Many parallels have been drawn recently between books written about the world of business and the private club industry; Hit the Ground Running, Cowboy Ethics, Raving Fans, The New Gold Standard, just to name a few. Also, clubs of all sizes and types are applying the principles found in Phil Newman and Bob Salmore’s (McGladrey) article, Private Clubs: To Be or Not To Be – A Business?.

The latest title added to the list is The Advantage by Patrick Lencioni, author of Death by Meeting and The Five Dysfunctions of a Team. The main premise presented by Lencioni is “Why organizational health trumps everything else in business.”
At Kopplin & Kuebler, our team gets to visit over 400 private clubs of all types annually. In doing so, we see both ends of the spectrum – from the top performing model clubs who are having great success, to the highly dysfunctional clubs that are really struggling.

Lencioni believes that businesses (and we believe private clubs) have two basic requirements for success: organizational intelligence and organizational health. Organizational intelligence is often the prime focus of a college curriculum and includes strategy, marketing, finance and technology.

Organizational health complements organizational intelligence and is often the differentiator found at highly successful organizations includes minimal politics, minimal confusion, high morale, high productivity and low turnover. Many of these characteristics are the same ones identified by Tom Peters nearly thirty years ago in his best seller In Search of Excellence.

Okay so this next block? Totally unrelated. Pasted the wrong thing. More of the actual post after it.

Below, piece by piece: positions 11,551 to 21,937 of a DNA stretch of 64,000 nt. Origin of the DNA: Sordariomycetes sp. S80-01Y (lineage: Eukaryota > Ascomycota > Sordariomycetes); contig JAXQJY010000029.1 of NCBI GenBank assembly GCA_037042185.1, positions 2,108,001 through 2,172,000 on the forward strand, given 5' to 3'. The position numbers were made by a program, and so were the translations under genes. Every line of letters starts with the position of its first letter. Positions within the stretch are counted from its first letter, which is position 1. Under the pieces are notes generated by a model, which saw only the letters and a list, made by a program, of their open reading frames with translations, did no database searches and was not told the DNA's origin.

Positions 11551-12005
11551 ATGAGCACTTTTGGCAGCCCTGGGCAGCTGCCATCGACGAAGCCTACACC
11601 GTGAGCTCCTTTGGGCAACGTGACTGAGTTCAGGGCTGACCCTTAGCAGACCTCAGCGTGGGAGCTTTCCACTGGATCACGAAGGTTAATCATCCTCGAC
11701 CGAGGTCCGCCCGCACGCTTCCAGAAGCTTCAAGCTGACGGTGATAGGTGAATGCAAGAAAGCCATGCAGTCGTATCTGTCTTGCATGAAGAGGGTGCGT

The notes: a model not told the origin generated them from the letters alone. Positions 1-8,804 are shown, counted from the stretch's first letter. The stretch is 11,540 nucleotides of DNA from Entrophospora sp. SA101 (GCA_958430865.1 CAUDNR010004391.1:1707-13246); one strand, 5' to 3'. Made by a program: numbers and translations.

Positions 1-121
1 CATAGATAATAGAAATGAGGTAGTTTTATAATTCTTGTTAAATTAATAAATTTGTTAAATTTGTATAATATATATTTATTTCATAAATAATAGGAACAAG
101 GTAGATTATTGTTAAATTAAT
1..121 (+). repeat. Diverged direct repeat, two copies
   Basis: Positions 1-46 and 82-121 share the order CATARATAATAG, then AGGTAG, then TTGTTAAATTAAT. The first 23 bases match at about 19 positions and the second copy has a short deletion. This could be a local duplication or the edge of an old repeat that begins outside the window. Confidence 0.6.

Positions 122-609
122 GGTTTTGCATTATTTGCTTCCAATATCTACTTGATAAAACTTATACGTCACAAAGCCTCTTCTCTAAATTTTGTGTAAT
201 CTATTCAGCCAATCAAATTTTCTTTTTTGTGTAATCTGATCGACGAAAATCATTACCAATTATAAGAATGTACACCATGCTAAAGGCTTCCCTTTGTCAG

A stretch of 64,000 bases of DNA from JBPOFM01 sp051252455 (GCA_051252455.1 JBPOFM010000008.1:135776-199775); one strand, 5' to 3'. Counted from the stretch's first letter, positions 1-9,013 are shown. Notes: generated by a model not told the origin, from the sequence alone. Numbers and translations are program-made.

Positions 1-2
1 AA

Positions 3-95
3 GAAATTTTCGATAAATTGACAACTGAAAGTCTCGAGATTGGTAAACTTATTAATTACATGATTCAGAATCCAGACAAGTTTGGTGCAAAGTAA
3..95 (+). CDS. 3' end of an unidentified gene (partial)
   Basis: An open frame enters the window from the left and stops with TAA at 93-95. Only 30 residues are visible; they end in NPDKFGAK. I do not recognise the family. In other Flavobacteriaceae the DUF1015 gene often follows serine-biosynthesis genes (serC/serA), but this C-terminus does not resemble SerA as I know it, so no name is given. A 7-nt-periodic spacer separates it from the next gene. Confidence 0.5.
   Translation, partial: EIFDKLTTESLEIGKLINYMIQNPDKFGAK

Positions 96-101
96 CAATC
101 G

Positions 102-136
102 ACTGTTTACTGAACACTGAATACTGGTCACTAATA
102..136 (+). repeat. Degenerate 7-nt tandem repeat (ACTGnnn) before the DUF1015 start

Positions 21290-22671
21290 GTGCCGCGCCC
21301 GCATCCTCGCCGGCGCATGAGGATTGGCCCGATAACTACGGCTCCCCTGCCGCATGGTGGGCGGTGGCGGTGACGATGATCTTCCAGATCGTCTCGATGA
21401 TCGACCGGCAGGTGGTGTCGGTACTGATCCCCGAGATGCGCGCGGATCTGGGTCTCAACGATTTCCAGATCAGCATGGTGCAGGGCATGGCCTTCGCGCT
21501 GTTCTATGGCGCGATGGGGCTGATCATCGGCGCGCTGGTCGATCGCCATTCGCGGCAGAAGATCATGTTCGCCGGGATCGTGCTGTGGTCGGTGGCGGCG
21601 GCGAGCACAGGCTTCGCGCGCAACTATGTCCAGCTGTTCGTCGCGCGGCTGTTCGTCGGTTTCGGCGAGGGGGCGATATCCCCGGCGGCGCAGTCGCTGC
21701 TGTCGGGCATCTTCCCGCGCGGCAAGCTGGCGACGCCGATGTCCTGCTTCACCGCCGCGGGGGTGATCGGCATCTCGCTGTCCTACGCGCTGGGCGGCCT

In the private club industry the basics found in the hospitality school curriculum include accounting, finance, facilities, technology, service and human resources. However, those highly successful model clubs also focus on governance, communications, community involvement, relevance, engagement and high member and employee satisfaction. It goes without saying that the factors contained in organizational intelligence at a private club such as a good strategic and business planning, a modern information and accounting system, well maintained facilities and a good staff, should be a given.
Lencioni believes that the four disciplines needed to achieve organizational health are:

  • Build a cohesive leadership team
  • Create clarity
  • Over-communicate clarity
  • Reinforce clarity

Leaders of a club team, should certainly understand the importance of having a cohesive team, and I am certain that we have all been asked many times – “Why didn’t’ you tell me about that.” Thus, emphasizing the need for clarity and over-communication.

As a consultant in the area of strategic planning, I have often seen clubs that used the organizational intelligence tool of developing a strategic plan, only to have it sit on a shelf and not be used effectively due to lack of communication of the plan to all of the constituents.

It made me smile recently while at a club management conference at a highly performing model club, when the speaker, Bill Adams from the Center for Creative Leadership, asked a staff member about the core values and basic components of the club’s strategic plan. Her response indicated that she was very informed and engaged about her club’s plan and its roadmap for the future. It was obvious that she was a skilled team member that had a clear vision of what her role was and how her club intended to continue to enjoy success.

I could go on and on about how the content in The Advantage relates to the private club industry, but I would rather encourage you to purchase the book and be that leader who will help ensure your club’s success!

John R. “Jack” Sullivan, CCM
Jack provides consulting services to private clubs. He specializes in strategic planning and other private club operational issues.